Making a Florida Wildlife Corridor a Reality
|Last stop in the Okefenokee|
|Hugs at the end of the trail|
It's been 1,000 miles in nearly 100 days. They started at the tip of the Everglades, and Sunday, members of the Florida Wildlife Corridor Expedition reached the finish line - Georgia. We report on their mission - and whether it has a chance of succeeding.
Expedition member Carlton Ward Junior remembers slogging for days through the heart of the Everglades on kayak...
"We pushed on into the night, so we had about two hours in the dark, following the line, kind of flying by instruments on the GPS," he said. "Man, I ran over two alligators that nearly threw me out of my kayak. You couldn't quite tell what was coming around each corner."
And filmmaker Elam Stoltzfus remembers being regaled by cowboy poets at campfires and dining on frog legs and turtles at an Indian reservation near Lake Okeechobee...
"Florida's one of the greatest studios that exist," he said. "And to be able to be outdoors and see these epic scenes and trying to emotionally capture small slices of life as we go through this expedition has just been an incredible experience.
Now, they've reached the end of the trail.
On Sunday, the four members of the Florida Wildlife Corridor Expedition walked across the Georgia state line into the Okeefenokee Swamp. It was one thousand miles and nearly 100 days ago when they boarded kayaks in Florida Bay at the tip of the Everglades.
They sport calluses and legs hardened by three months of hiking through sawgrass, palmetto stands and piney woods. They risked their lives walking across two Interstates.
But that might have been the easy part.
Now, they have to make their vision of creating a continuous corridor for wildlife running the length of the state a reality.
It's not a new idea. Corridors to connect fragmented wild areas have been proposed for states as different as California and New Jersey. There's even a trans-national one planned to stretch from "Yukon to Yellowstone."
But do they really help to heal fragmented landscapes? Who better to answer that question than the guy behind the web site, "Do Corridors Work?"
"These are the questions that take decades to answer, and we don't really know that corridors will serve this purpose," says Paul Beier. The professor of conservation biology at Northern Arizona University co-authored statewide maps of wildlife corridors in Arizona and California.
"All the studies that have been done so far has done at typically small scales, and only looking at very short-term animal movement," he says. "What's yet to be done is whether the longer corridors - on the scale of miles - will over the long term promote gene flow and allow things like animals to re-colonize areas."
Still, Beier says that's no reason to give up on the idea. What may be more practical, he says, is a system of shorter connections.
"The way to conceive of this interconnected system of corridors in Florida would not be to think of one corridor going from the Everglades to Georgia," he says. "There can be some very valuable corridors that go from one national park to the next, to the next state park and to the next wildlife area. And each of those corridors can be very valuable - even if the entire network doesn't come to fruition."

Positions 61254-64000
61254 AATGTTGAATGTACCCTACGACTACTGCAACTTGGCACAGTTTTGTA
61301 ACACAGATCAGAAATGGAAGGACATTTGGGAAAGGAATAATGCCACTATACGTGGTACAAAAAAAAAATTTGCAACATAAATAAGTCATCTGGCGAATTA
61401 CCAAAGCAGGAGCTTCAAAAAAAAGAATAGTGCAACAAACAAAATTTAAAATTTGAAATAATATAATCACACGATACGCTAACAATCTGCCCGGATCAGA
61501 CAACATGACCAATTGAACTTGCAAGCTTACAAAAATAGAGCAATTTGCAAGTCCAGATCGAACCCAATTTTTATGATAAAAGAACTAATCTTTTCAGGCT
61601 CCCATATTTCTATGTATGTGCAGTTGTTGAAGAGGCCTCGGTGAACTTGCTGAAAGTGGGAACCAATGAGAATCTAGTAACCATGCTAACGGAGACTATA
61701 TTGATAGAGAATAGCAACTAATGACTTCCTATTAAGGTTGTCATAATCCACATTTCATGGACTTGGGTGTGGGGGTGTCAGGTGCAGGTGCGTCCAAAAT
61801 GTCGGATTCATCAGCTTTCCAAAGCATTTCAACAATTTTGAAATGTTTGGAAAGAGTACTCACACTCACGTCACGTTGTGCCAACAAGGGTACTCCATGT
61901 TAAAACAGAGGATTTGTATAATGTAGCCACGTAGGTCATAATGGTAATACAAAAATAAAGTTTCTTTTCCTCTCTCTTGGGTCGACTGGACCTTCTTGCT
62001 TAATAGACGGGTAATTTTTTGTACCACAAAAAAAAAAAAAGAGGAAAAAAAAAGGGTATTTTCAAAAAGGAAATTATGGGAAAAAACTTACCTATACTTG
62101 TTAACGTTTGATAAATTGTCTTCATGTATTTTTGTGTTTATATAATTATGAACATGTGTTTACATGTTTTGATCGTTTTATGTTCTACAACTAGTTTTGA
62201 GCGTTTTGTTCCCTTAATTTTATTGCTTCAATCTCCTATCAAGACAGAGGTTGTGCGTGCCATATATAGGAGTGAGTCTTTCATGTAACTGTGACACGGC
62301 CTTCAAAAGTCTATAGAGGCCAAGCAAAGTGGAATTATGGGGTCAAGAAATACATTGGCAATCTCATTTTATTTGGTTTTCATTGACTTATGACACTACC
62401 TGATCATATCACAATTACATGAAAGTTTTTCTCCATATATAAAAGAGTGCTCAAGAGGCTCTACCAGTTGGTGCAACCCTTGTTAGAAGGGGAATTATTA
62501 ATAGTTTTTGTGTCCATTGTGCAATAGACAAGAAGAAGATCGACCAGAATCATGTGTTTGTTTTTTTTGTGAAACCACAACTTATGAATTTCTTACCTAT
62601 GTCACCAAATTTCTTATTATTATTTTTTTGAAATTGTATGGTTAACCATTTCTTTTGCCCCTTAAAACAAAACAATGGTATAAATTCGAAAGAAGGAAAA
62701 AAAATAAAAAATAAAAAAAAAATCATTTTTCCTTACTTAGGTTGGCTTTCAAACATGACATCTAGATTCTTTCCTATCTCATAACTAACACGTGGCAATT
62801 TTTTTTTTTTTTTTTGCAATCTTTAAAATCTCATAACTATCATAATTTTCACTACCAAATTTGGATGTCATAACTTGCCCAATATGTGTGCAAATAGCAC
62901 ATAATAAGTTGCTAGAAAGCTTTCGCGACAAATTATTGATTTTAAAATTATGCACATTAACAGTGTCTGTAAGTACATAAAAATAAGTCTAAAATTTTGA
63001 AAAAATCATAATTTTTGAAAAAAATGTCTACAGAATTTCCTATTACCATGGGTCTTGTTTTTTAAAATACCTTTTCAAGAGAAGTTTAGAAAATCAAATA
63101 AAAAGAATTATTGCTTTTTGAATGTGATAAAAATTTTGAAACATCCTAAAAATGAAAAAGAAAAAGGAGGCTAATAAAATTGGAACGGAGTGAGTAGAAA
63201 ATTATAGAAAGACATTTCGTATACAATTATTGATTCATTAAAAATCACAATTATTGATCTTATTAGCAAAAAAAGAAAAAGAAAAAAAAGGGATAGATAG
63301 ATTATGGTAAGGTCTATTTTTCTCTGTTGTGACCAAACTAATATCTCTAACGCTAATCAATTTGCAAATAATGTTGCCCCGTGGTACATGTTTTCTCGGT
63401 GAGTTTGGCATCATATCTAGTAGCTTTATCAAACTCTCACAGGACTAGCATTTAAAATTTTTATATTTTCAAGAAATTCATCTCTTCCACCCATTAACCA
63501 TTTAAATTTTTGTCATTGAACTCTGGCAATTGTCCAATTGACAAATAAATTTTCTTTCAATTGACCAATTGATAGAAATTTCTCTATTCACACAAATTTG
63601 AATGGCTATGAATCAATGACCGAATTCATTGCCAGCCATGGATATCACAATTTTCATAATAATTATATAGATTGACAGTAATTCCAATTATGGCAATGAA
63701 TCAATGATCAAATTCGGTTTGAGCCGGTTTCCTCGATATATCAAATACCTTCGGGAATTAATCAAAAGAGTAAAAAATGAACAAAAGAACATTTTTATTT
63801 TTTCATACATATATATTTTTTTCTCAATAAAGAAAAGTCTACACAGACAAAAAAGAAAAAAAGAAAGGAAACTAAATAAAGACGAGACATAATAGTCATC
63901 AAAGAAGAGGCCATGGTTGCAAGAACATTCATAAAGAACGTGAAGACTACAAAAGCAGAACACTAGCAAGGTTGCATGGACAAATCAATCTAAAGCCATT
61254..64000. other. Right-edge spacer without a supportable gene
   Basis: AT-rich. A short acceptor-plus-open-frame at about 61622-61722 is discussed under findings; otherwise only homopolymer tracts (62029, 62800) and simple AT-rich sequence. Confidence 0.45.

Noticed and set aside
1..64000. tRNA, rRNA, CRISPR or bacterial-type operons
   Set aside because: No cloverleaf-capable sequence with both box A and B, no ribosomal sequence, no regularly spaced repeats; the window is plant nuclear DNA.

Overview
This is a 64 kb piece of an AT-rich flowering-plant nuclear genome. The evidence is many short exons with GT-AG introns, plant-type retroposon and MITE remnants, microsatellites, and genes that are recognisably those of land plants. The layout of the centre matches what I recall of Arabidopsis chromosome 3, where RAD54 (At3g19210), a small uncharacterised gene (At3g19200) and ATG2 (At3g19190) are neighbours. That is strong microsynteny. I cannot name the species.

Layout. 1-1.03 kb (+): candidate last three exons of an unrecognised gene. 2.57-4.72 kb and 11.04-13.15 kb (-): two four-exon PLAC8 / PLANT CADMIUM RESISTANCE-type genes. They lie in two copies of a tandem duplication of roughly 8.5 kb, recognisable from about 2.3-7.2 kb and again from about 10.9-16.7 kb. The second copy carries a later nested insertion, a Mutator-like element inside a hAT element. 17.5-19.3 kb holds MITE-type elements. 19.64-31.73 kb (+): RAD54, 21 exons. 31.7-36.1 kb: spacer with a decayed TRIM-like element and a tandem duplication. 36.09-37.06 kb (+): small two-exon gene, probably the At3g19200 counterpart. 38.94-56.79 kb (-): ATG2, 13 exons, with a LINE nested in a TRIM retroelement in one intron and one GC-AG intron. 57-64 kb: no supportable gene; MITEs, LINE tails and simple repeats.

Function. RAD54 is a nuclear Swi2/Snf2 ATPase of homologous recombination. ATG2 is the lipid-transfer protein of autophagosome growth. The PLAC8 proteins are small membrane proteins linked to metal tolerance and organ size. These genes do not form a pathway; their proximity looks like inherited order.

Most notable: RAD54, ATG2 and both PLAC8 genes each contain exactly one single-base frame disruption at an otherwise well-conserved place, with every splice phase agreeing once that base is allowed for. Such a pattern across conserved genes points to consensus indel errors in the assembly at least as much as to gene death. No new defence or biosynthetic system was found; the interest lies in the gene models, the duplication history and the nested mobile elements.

And just who would pay for a corridor?
Florida Forever, the state's main land preservation program, barely has enough money to maintain the lands it has. So that means leaning on people like private ranchers, using conservation easements and tax incentives so their land doesn't get developed.
"Private landowners are really starting to embrace the future of conservation," says Nick Wiley, is head of the Florida Game and Fresh Water Fish Commission. "Those are the original Floridians who love the land. And that love for the land is translating into a broader vision, a broader interest, in protecting that landscape."
One of those ranchers on board is Mike Adams. He's the third-generation president of Adams Ranch, 54,000 acres and 9,000 cows in Osceola County. I spoke to him in March, when the expedition stayed overnight in his lodge.
"From our business, in the cattle business, we feel we're a good fit with the wildlife," says Adams. " It's something that we were raised with and have a great respect for. And we feel like this is an important project to see go forward, because essentially, all our coastlines on either side have been built out, and those corridors are gone. And they will not return."
Expedition leader Carlton Ward says half the battle is just educating Floridians on the ranches, swamps and beauty of natural Florida.
"We have nearly 19 million people, most of those people are living along the coastlines, two-thirds of those people weren't born in Florida. And so there's not necessarily a place of sense or a sense of identity that relates to interior Florida," says Ward. "At the same time, most of our water, wildlife and food come from this interior area. So it has tremendous importance to everyone living along the coasts - but in many ways is still terra incognitia in their minds."
He says publicizing that "unknown land" in the minds of the state's movers and shakers is their next mission.
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